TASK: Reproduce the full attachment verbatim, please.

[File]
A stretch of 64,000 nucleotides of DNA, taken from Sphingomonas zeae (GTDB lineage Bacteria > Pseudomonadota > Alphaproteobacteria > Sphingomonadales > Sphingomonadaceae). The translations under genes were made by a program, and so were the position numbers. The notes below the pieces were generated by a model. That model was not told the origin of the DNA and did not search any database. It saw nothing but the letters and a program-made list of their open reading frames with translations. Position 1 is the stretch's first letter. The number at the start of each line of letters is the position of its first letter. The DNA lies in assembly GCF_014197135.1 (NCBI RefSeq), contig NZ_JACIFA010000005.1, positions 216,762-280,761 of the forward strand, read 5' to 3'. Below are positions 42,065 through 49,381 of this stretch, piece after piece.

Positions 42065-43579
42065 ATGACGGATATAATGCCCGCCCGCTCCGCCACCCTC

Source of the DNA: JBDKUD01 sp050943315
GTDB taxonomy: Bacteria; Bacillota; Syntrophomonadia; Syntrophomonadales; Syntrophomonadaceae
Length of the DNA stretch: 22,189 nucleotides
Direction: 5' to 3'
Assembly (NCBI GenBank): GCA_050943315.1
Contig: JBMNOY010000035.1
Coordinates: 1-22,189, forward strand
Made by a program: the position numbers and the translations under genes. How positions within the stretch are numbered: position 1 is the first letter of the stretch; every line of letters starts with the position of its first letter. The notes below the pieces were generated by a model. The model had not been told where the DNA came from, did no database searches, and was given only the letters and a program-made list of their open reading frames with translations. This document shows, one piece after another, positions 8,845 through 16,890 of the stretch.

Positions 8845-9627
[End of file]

A stretch of 64,000 nucleotides of DNA, taken from Sphingomonas zeae (GTDB lineage Bacteria > Pseudomonadota > Alphaproteobacteria > Sphingomonadales > Sphingomonadaceae). The translations under genes were made by a program, and so were the position numbers. The notes below the pieces were generated by a model. That model was not told the origin of the DNA and did not search any database. It saw nothing but the letters and a program-made list of their open reading frames with translations. Position 1 is the stretch's first letter. The number at the start of each line of letters is the position of its first letter. The DNA lies in assembly GCF_014197135.1 (NCBI RefSeq), contig NZ_JACIFA010000005.1, positions 216,762-280,761 of the forward strand, read 5' to 3'. Below are positions 42,065 through 49,381 of this stretch, piece after piece.

Positions 42065-43579
42065 ATGACGGATATAATGCCCGCCCGCTCCGCCACCCTC

Source of the DNA: JBDKUD01 sp050943315
GTDB taxonomy: Bacteria; Bacillota; Syntrophomonadia; Syntrophomonadales; Syntrophomonadaceae
Length of the DNA stretch: 22,189 nucleotides
Direction: 5' to 3'
Assembly (NCBI GenBank): GCA_050943315.1
Contig: JBMNOY010000035.1
Coordinates: 1-22,189, forward strand
Made by a program: the position numbers and the translations under genes. How positions within the stretch are numbered: position 1 is the first letter of the stretch; every line of letters starts with the position of its first letter. The notes below the pieces were generated by a model. The model had not been told where the DNA came from, did no database searches, and was given only the letters and a program-made list of their open reading frames with translations. This document shows, one piece after another, positions 8,845 through 16,890 of the stretch.

Positions 8845-9627